Genesis 49:6

O my soul, come not into their secret; unto their assembly, my spirit, be not united: for in their anger they slew a man, and in their self-will they dug down a wall.
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Ambrose of Milan

AD 397
Likewise, when he said to Simeon and Levi, “I will divide you in Jacob and scatter you in Israel,” he revealed that they were to be redeemed in the gathering together of the nations. For when the shepherd has been struck down, the flock that was previously brought together is scattered; thus one who did not belong could enter in and all Israel could be saved. And we ought in particular to assume this as regards the tribe of Levi, for it appears that the Lord Jesus traced his origin from that tribe, as concerns his taking on of the body. Of that tribe are the priests Levi and Nathan, and, in the Gospel which he wrote, St. Luke counted them among the ancestors of the Lord. For the Priest of the Father and Chief of all priests, even as it is written, “You are a priest forever,” should have laid claim to succession from a priestly line. On this account also Moses blessed this tribe and said, “Give to Levi the lot of his own approbation, and to the holy man his truth.”

George Leo Haydock

AD 1849
Slew a man, viz., Sichem, the son of Hemor, with all his people, chap. xxxiv. Mystically and prophetically it alludes to Christ; whom their posterity, viz., the priests and the scribes, put to death. (Challoner) A wall, Sichem, which they destroyed: or, according to the Septuagint, "they ham-strung "a bull, as the same Hebrew word signifies; both which may refer to the prince of the town, or to Joseph, (Calmet) in whose persecution these two were principally concerned. Jacob declares, he had no share in their attack upon the people of Sichem: his soul, or his glory, was not impaired by their misconduct. (Haydock)

Hippolytus of Rome

AD 235
Read the gospel and you will find it written down; the scribes were from the tribe of Simeon, and the high priests from that of Levi. Since the decision to arrest the Christ and to execute him was taken in their council, the prophet foreknowing that said, “O my soul, come not into their council!” In this passage he talks about the council where they took their decisions by searching for a reason through which they might accuse Christ, so that “they took counsel together in order to arrest Jesus by stealth and kill him.” And Isaiah says the same: “Woe to their soul, for they have devised an evil counsel against themselves, saying, ‘Let us bind the just one, for he is burdensome to us.’ ”

John Chrysostom

AD 407
Then, in a reference to their crimes Jacob applies a curse in the words “Cursed be their rage for its ferocity and their frenzy for its willfulness”: this touches on the stratagem they employed in deceiving the inhabitants of Shechem and imposed on them by guile. Their rage was “ferocious,” he says, headstrong, irrational. “Their frenzy is cursed for its willfulness.” When the Shechemites came to believe they had won great favor with them, then it was that Simeon and Levi vented their baleful frenzy and deployed the tactics of a foe against them. Referring to their exploit as sins, he foretells as well the punishment for it that awaits them: “I will disperse them in Jacob and scatter them in Israel.” They will be scattered in all directions so that this very thing will be obvious to everyone, namely, that they had persisted in committing this crime out of bravado.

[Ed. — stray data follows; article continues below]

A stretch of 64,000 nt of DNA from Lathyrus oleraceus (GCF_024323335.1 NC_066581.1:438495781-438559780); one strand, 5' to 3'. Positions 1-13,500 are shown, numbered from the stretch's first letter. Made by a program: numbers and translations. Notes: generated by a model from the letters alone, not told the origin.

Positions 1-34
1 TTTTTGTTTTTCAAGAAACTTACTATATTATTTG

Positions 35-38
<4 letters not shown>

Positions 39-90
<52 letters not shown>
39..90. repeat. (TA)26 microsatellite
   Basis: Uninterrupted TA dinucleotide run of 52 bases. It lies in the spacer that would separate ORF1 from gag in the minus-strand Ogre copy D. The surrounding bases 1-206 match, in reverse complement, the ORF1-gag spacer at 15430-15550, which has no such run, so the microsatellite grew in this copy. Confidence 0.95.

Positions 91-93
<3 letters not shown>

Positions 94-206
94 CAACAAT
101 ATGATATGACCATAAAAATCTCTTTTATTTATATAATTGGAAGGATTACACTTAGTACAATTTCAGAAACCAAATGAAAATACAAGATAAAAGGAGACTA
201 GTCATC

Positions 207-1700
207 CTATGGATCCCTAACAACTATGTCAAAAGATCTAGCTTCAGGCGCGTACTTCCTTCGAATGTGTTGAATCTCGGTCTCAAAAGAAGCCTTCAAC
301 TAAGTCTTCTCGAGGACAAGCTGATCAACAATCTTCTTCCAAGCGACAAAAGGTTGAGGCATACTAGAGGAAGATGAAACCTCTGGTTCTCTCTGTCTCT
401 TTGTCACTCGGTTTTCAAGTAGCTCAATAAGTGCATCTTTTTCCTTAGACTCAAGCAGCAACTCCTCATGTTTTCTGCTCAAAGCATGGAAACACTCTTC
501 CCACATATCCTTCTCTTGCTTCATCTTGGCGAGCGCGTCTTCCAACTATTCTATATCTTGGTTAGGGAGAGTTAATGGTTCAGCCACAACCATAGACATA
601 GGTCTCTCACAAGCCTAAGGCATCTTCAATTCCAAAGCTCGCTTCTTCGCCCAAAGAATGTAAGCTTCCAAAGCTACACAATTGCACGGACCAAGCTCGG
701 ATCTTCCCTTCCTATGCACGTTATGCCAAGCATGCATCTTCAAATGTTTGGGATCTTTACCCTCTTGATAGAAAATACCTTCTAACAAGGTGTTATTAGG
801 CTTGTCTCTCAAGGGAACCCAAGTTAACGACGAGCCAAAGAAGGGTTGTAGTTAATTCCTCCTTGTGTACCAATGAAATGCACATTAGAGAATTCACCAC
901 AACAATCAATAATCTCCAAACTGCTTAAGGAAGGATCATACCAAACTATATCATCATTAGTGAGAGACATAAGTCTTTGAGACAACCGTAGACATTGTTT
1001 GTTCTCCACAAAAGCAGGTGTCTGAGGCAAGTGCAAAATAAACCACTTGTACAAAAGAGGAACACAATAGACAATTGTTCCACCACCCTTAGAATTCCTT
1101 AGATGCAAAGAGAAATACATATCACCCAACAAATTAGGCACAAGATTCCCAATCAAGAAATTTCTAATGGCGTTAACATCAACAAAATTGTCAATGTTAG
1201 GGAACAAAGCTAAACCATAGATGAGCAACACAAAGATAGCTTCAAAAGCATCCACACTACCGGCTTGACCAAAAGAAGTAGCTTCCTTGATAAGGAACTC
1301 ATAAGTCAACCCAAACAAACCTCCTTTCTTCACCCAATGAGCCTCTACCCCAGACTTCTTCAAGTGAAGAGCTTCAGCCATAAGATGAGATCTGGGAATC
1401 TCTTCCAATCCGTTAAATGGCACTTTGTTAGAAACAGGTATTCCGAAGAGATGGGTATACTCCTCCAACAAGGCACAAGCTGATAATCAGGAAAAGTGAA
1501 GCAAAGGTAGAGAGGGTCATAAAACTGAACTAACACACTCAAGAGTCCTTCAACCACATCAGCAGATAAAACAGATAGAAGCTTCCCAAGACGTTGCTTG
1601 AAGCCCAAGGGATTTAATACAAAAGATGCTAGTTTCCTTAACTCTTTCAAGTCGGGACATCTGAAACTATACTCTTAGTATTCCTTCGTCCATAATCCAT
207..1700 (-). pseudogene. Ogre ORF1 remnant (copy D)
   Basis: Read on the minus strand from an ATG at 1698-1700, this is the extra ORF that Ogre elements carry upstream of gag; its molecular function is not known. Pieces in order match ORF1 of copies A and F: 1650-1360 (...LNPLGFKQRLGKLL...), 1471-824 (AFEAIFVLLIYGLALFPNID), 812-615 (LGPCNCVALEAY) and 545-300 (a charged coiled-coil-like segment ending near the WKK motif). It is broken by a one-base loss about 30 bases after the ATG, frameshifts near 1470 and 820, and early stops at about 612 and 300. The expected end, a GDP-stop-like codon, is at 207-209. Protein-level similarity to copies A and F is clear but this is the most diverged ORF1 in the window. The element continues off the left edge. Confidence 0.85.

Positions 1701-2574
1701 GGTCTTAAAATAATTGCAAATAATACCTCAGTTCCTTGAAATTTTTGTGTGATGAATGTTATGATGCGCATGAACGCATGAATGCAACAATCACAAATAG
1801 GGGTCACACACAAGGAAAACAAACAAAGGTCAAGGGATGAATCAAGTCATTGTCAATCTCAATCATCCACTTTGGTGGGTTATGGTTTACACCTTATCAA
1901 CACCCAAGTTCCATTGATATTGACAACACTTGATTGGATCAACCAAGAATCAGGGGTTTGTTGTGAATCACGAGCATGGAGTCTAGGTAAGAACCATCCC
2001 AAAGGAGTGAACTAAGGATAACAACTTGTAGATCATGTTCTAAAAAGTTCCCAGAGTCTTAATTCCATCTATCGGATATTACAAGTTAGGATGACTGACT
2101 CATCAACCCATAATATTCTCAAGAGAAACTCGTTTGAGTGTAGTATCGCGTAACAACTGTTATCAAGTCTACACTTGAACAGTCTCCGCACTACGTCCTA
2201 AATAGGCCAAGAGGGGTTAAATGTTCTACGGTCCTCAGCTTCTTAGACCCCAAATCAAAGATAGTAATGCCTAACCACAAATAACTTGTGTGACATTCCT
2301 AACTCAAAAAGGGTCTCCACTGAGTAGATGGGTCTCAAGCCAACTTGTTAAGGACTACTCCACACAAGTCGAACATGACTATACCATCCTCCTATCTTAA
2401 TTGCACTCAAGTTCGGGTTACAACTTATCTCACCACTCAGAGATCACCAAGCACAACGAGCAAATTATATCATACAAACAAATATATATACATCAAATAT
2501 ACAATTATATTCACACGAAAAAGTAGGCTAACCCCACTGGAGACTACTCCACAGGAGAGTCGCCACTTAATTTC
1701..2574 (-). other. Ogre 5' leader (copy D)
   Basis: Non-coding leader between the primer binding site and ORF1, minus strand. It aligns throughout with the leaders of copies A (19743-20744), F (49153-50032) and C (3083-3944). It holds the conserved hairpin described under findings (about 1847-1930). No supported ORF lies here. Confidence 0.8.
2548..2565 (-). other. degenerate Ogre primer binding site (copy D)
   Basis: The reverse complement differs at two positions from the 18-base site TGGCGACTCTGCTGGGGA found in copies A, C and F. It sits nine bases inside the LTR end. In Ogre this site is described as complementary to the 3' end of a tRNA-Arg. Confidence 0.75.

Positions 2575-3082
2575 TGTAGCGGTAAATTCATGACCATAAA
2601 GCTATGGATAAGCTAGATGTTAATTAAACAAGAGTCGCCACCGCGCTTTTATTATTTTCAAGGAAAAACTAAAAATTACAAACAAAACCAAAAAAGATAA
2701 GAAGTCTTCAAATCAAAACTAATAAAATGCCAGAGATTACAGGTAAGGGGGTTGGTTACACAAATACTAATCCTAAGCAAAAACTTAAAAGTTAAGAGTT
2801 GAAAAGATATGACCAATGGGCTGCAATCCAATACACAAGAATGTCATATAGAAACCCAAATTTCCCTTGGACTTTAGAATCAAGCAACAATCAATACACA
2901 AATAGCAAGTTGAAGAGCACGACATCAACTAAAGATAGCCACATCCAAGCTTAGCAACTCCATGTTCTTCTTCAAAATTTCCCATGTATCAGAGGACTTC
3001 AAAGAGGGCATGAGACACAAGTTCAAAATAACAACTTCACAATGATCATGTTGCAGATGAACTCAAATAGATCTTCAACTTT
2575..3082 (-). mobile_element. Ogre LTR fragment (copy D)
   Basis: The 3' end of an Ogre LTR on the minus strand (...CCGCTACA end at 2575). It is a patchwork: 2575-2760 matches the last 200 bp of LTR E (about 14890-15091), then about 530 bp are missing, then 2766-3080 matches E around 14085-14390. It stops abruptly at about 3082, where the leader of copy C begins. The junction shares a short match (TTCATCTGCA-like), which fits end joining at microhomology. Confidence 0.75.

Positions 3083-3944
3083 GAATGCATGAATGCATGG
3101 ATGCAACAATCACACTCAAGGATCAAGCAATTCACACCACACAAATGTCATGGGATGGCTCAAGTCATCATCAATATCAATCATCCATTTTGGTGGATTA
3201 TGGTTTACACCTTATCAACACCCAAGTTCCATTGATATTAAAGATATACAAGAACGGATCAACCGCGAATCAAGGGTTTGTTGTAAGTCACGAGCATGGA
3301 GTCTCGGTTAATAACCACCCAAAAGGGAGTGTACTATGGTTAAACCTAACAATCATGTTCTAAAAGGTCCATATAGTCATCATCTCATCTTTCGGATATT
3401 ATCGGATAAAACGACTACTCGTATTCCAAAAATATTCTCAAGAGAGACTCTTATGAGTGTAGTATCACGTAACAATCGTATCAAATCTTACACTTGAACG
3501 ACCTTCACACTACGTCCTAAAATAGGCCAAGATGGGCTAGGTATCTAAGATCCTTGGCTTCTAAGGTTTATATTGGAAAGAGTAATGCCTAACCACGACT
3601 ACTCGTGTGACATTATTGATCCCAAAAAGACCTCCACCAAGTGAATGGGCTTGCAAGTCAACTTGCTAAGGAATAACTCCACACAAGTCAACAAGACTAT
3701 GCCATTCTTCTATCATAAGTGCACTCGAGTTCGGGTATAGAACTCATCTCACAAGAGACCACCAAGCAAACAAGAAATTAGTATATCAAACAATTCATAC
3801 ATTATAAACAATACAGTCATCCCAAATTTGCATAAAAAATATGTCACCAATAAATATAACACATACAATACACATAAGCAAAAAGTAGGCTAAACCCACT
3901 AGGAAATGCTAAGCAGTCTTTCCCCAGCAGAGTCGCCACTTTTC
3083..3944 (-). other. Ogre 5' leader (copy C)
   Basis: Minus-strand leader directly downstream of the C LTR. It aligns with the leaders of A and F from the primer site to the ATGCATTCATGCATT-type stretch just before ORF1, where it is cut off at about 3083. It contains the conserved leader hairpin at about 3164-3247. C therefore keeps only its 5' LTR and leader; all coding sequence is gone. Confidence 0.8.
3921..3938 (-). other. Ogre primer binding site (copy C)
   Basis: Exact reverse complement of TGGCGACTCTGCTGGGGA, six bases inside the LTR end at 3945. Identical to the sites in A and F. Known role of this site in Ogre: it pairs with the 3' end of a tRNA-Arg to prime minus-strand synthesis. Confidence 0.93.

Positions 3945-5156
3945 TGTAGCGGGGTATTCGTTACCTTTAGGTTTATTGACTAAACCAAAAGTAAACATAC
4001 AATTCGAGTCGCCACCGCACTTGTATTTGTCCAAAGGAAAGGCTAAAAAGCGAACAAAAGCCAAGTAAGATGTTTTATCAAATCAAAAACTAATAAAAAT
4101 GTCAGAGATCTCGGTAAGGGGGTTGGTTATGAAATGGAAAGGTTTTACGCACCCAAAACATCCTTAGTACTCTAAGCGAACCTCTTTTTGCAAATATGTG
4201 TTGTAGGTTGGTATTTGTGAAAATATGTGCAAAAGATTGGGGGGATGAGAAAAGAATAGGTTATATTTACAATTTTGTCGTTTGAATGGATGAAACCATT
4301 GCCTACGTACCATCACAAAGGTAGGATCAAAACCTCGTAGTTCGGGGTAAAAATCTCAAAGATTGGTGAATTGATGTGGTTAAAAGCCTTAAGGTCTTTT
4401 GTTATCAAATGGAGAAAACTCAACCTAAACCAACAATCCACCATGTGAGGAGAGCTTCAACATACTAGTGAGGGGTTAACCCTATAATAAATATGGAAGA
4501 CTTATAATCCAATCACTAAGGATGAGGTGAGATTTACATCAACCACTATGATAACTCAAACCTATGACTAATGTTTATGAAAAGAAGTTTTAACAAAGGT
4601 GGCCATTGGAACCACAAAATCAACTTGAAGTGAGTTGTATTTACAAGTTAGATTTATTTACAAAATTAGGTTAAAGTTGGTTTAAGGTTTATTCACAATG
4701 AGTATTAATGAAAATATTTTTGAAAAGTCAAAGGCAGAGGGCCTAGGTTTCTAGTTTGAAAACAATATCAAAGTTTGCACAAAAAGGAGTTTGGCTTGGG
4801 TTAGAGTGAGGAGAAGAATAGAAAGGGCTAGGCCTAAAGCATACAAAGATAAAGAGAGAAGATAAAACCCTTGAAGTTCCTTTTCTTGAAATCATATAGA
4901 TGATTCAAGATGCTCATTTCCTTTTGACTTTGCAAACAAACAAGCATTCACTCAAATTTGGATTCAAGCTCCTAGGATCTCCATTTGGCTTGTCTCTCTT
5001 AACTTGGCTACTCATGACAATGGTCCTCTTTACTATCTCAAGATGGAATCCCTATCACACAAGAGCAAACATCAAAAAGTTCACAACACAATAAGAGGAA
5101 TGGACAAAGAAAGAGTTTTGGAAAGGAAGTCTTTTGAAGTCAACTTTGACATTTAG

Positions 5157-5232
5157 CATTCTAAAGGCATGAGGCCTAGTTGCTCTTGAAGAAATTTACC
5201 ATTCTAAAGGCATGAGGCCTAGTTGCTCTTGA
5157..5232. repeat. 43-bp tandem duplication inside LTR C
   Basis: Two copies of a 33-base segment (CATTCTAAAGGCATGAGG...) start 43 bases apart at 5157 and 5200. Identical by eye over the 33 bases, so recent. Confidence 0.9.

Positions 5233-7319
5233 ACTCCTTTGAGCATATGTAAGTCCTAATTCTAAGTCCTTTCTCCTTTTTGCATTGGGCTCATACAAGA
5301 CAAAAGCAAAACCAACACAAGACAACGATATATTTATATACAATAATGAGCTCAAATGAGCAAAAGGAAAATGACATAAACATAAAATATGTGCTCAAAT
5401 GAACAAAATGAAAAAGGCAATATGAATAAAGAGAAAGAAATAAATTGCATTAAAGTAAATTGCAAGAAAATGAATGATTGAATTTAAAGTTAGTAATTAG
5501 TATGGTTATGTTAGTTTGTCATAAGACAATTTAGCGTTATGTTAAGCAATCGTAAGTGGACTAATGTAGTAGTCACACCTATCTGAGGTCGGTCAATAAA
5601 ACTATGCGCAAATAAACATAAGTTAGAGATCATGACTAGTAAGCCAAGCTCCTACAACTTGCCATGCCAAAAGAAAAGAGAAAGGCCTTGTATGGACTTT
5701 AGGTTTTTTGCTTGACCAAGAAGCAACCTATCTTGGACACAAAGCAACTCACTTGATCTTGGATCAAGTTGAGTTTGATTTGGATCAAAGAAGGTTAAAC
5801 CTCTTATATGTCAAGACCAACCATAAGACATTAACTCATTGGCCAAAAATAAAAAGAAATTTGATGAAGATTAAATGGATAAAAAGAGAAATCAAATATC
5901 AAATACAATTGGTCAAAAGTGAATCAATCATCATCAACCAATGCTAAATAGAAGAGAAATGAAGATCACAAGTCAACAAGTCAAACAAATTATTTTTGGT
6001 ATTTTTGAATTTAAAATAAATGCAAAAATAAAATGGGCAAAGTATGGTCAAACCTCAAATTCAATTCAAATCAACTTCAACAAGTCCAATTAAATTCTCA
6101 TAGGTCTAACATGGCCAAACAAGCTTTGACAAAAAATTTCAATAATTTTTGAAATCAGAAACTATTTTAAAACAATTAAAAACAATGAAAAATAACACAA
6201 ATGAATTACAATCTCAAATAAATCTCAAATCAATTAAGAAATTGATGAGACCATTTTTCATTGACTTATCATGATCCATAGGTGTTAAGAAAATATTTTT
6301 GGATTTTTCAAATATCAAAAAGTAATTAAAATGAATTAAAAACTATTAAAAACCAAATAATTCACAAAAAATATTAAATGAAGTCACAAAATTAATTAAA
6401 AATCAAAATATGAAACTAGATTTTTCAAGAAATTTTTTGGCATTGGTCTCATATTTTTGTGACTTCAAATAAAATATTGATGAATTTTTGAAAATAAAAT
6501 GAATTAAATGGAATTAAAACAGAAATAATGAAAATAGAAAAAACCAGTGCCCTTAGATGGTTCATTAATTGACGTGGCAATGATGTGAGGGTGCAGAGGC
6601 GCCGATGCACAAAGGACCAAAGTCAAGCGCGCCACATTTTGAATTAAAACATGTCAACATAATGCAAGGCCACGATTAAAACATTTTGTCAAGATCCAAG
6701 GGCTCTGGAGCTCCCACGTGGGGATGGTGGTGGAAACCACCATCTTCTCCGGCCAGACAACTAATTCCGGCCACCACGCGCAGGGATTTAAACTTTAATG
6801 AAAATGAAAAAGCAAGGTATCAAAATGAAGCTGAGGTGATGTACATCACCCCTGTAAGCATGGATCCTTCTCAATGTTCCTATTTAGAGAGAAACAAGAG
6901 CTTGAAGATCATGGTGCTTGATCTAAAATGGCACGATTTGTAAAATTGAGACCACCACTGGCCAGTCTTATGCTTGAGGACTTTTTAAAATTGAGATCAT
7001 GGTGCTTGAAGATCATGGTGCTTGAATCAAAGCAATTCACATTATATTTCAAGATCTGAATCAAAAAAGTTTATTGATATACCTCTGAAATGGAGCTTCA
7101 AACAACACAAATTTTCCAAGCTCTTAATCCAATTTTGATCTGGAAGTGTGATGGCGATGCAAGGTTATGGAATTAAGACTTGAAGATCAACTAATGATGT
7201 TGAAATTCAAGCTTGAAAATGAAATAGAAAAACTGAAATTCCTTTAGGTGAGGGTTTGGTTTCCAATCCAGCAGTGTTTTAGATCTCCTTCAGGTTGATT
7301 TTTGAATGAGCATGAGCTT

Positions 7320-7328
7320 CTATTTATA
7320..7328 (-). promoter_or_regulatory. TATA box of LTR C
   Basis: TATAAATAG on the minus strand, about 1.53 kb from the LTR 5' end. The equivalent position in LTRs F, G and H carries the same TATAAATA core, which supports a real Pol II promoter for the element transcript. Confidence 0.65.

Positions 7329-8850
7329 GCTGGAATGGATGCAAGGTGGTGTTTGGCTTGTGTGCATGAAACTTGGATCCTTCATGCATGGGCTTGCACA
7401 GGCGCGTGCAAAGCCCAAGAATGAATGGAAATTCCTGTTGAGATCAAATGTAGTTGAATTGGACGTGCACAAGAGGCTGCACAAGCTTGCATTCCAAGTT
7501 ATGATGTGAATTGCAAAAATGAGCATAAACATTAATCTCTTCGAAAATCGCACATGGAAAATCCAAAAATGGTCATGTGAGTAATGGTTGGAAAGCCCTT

John Chrysostom

AD 407
God forbid, Jacob is saying, that I should share their evil intent or associate myself with their unjust doings. “Because in the heat of their passion they slew people”; their rage turned irrational …. After all, even if Shechem had sinned, there was no need to turn their thirst for blood against everyone. “And in their fury they cut down a bull”; there is reference here to the son of Hamor, calling him a bull because of his hotblooded maturity.

Rufinus of Aquileia

AD 411
As for the historical account, it seems that in this passage [Simeon and Levi] are reproached because, through deceit and fraud, they slaughtered Shechem, the son of Hamor, who after sleeping with their sister had tried to associate himself with the family of Israel. They also destroyed the whole people [of Shechem], so that Israel himself, their father, said to them, “You made me odious in this world.” Therefore he curses their cruelty and their recklessness and declares he will scatter them amid the people of Israel, and that from them the Levites and the priests who do not have their own inheritance of land will descend.

Knowing this first, that no prophecy of the scripture is of any private interpretation - 2 Peter 1:20

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